Far too often, we avoid going to the doctor when something isn’t right. This often leads to things getting worse, not better. We try home remedies, over-the-counter options or just tough it out when we should be picking up the phone or logging on to UAMS Health’s HealthNow platform and scheduling a visit.
When do you need to talk to your doctor about your knee or hip pain? Dr. C. Lowry Barnes shares what brings people of all ages in to see him and reclaim their lives.
Hi, I’m Dr. Lowry Barnes. I am a specialist in orthopaedic surgery, and I subspecialize in hip and knee replacement. I’m also chairman of the Department of Orthopaedics at UAMS.
When is it time to go see somebody who does hip and knee surgery? It’s when your pain in your hip or knee interferes with the normal activities. Normal is different for everyone. Certainly, when you can’t sleep at night because your hip or knee hurts, you know it’s time to go see an orthopaedic surgeon because the things you’re doing aren’t working.
Many patients find that they have a difficult time shopping, taking care of their families, doing the cooking, grocery needs, et cetera. Others, it’s much more simple. I have patients who come to see me who have played golf their whole life. They played a couple of times a week. They retire. They can’t play as much golf as they want to play because their knee hurts. So it’s significant to them that they can’t do what they want to do in their years of retirement. So there are lots of things that bring patients to see us. And it’s really an individual thing. What’s a problem for one patient is not a problem for another patient.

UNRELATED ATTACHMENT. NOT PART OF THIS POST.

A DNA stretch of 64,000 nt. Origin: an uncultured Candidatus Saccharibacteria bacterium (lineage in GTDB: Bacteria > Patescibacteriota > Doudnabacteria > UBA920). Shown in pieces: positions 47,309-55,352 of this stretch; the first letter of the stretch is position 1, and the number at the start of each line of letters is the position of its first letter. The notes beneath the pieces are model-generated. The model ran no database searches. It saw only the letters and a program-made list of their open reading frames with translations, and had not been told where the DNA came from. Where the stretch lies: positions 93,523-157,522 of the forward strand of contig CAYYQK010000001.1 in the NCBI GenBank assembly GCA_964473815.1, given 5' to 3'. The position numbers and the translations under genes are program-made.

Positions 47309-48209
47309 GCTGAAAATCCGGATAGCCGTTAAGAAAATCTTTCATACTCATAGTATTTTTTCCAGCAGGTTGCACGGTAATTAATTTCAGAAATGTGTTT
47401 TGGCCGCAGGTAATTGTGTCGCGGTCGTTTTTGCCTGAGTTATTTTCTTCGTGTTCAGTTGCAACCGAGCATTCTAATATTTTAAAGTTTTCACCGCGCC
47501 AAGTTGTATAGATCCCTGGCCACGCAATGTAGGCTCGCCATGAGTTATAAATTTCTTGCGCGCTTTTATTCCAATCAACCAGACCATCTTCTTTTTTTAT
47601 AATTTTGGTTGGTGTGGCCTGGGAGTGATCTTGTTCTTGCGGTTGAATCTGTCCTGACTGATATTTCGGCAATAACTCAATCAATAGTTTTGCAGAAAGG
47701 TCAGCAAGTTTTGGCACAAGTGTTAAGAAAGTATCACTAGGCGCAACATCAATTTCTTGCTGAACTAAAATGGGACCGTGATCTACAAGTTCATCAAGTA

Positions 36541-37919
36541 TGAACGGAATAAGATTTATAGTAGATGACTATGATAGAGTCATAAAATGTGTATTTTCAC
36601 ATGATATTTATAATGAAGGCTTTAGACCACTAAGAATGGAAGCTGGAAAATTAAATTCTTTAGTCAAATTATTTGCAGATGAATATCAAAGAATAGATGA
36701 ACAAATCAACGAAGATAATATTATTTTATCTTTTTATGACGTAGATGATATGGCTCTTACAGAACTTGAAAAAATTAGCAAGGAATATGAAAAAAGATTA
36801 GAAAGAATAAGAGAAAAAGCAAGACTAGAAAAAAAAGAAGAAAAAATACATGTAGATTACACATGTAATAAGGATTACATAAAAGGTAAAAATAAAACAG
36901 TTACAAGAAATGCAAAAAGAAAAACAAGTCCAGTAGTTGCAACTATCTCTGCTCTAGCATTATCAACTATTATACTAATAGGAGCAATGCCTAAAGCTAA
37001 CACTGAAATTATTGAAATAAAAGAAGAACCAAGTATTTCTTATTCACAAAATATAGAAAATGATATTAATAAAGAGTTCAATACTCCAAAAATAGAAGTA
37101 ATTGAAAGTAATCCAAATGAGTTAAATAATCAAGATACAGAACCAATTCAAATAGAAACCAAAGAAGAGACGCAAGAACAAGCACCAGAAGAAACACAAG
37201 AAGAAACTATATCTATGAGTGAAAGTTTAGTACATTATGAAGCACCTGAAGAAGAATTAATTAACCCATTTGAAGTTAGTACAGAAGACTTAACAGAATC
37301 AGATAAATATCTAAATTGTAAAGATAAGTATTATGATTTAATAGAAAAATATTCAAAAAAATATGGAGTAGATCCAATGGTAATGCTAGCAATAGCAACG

And not everybody needs surgery. Many patients need education, exercises and things that they can do outside of the operating room to get better.
Orthopaedic maladies affect the whole gamut of patients, from the young to the old. Many patients, they think joint replacement, and I think that that’s something grandmothers and grandparents have done. I have now treated three generations of patients. I’m 54. I’ve treated patients who went to college with me. I’ve now treated their children and I’ve treated their parents. So it spans the whole gamut of age. Some of my happiest patients are teenagers for whom I’ve done joint replacements. We saw somebody back in our office just about three or four weeks ago. A young teenager had rheumatoid arthritis. Both of her hips were severely involved. Couldn’t walk. In a wheelchair. Very challenged socially because she was different than her peers. We did both of her hip replacements at one operation, and she is now back walking normally, functionally, smiling, normal happy teenager. So it is a life changer not only for the old, but also for the young.
Goals for my patients, do we get them back to doing what they want to do? Nothing makes me better than when I read a card like I read at my office early this morning and the last sentence says, “Thanks for giving me my life back.”